Few things are more infuriating to see than a new or well paved road being torn up and improperly repaired. Unfortunately this tends to happen quite frequently where new houses are built in the place of older existing ones.
These repair jobs are often done with little regard for the longevity and quality of the fix, or any consideration for what it’s like to drive on. Many of these excavations are just filled with gravel and then covered in a thin veneer of tar. This results in the area either sunken down or bulging up out of the road where little effort was made to properly flatten it.
While its obvious that this trend needs to stop there are a series of factors that play into why these situations exist and how they can be remedied.
Firstly, it seems that the city is completely ignoring the fact that these terrible repairs are ruining the massive investment they make when they choose to re-pave a road. These jobs take months to complete and cost exorbitant amounts of money which should not so quickly go to waste. With large-scale repairs happening only every few decades one would hope that the city would take more steps to keep their roads in a good condition.
Secondly, there is the issue of why these roads are being torn up only months or a few years after being re-paved. When the new houses are put in they are connected up to all the utilities that lie under the road such as water, sewage, and natural gas. These new houses are going in where older houses previously existed so there should be no issue of needing a connection where one didn’t already existed. What this leaves us with is the conclusion that they are replacing the older pipes that connected to the original dwelling.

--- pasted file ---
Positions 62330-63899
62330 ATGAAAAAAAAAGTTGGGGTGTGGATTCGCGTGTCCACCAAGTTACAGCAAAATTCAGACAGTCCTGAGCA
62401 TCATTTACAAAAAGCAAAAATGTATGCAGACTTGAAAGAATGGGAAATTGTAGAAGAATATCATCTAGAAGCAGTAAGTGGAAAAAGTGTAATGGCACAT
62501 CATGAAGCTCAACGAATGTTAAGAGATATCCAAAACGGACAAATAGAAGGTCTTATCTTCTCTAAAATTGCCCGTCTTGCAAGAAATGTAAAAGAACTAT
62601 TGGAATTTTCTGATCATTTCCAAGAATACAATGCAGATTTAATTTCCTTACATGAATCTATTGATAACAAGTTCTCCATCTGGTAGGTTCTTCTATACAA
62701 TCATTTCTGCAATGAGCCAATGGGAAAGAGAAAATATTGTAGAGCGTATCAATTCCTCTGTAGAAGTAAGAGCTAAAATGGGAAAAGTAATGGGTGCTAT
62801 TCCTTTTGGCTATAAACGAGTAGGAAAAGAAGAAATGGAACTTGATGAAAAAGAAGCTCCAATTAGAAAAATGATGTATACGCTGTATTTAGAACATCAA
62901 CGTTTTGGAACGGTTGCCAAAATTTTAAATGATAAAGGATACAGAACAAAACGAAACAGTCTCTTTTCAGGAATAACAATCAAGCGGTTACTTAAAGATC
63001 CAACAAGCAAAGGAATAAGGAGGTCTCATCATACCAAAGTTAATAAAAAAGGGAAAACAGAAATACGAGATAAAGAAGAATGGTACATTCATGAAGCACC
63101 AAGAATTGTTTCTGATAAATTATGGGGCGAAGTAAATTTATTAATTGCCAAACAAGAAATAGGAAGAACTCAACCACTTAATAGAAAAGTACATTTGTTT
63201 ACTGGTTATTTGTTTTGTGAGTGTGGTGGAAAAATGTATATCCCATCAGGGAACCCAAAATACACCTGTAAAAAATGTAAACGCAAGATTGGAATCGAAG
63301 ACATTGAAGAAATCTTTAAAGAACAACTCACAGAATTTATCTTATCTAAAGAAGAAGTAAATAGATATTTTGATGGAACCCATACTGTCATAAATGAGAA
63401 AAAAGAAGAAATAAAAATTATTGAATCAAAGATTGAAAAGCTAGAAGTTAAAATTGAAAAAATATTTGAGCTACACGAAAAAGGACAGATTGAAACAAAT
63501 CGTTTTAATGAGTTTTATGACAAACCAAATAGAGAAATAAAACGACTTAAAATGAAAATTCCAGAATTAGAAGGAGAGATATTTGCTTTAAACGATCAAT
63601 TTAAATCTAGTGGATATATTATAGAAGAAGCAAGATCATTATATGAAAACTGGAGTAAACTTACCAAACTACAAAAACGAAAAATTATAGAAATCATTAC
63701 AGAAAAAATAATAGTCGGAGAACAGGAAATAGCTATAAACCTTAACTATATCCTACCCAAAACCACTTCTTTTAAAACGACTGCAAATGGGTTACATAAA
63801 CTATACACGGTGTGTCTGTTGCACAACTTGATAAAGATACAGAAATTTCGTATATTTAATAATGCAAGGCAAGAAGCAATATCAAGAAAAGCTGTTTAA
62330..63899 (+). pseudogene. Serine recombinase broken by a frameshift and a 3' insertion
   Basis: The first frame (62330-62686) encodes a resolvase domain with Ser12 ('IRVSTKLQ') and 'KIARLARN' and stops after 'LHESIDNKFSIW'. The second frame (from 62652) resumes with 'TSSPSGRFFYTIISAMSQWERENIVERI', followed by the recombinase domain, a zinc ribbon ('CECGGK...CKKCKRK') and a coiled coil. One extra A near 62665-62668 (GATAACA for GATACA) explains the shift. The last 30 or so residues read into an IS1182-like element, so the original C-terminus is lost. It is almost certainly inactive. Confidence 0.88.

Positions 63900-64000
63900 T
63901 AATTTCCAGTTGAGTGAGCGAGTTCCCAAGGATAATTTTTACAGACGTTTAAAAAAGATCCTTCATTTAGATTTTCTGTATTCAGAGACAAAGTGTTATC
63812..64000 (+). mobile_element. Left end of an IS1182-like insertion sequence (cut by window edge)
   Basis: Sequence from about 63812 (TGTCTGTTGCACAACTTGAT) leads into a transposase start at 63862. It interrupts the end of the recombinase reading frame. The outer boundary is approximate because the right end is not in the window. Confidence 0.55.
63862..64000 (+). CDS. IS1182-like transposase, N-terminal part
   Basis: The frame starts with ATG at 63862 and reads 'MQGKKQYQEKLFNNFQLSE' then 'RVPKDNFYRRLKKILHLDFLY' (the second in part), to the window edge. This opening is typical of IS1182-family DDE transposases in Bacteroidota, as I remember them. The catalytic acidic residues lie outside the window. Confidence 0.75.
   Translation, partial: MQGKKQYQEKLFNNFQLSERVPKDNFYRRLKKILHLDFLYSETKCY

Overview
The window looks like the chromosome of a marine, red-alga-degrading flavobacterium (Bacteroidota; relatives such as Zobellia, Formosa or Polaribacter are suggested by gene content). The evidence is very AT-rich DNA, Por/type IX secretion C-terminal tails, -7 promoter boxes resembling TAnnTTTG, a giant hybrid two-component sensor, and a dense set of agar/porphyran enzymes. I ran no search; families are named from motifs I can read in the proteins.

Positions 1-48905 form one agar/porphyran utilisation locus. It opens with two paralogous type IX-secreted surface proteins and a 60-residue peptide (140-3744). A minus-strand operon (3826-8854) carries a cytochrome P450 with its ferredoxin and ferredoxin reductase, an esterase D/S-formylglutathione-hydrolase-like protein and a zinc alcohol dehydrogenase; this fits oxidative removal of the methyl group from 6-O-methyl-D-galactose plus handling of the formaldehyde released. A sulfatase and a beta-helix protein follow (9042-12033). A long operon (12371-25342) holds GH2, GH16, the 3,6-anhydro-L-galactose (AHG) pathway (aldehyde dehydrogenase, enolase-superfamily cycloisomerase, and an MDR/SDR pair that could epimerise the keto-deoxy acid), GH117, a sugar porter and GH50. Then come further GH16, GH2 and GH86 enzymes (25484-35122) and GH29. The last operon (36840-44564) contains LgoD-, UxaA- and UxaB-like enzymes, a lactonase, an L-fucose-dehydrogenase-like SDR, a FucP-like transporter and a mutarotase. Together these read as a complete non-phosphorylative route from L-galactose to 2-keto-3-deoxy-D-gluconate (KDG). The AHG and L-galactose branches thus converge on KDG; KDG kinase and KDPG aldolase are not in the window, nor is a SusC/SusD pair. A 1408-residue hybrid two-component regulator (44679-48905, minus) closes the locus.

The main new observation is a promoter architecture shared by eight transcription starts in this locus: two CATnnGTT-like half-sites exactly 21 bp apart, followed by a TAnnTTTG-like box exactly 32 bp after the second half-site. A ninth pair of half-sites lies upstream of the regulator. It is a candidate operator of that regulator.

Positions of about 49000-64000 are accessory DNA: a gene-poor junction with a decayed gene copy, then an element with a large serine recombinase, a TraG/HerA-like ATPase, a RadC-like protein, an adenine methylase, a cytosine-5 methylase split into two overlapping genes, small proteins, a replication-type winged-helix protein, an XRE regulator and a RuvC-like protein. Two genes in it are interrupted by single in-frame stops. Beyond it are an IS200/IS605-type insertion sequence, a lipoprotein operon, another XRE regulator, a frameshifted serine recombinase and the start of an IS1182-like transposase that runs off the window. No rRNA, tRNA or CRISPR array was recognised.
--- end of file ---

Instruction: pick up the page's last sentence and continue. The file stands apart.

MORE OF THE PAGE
The conclusion must be that when the road is replaced they are not replacing all the utility connections that lie beneath it. While they may be replacing the mains it is the individual house connections that are the subject of excavation when a replacement house is put in. This problem speaks the a greater issue of the lack of coordination between utilities and the municipality when it comes to infrastructure upgrades.
Even through a complete replacements of the infrastructure under a road is obviously the most expensive option it will be just as costly in the long run when compared to the cost of future repairs and damage to road users.
Although a complete replacement of all piping under the roadway when the surface is replaced is the optimal solution there are also numerous alternatives which would help mitigate the damage caused by the patches without such a drastic cost increase.
One such alternative is to limit excavation of roads for 5-10 years after they have been replaces to maintain the finish that so much time and money was spent to achieve. The main drawback of this solution is that there will be numerous angry people looking to build new houses who will have to work around these restrictions.
The contractors used to upgrade the new connection to the house is also a possible area of improvement. Options here include requiring that the repair by the private contractor be inspected and approved by city staff to make sure that it is sufficiently up to code. This could include a more stringent repair criteria where emphasis is placed on recreating the solid road foundation that was originally there.
Should these requirements not provide a sufficient remedy to the issue it could alternatively be mandated that only city crews could make such repairs. While this would obviously be more expensive it would be the only choice if private contractors are unable to uphold the basic building standards.
With so many parts that play into why our residential streets are getting systematically destroyed it’s easy to see how the issue has gone unsolved. This though should not be an excuse for any city wanting to maintain an high quality of their infrastructure.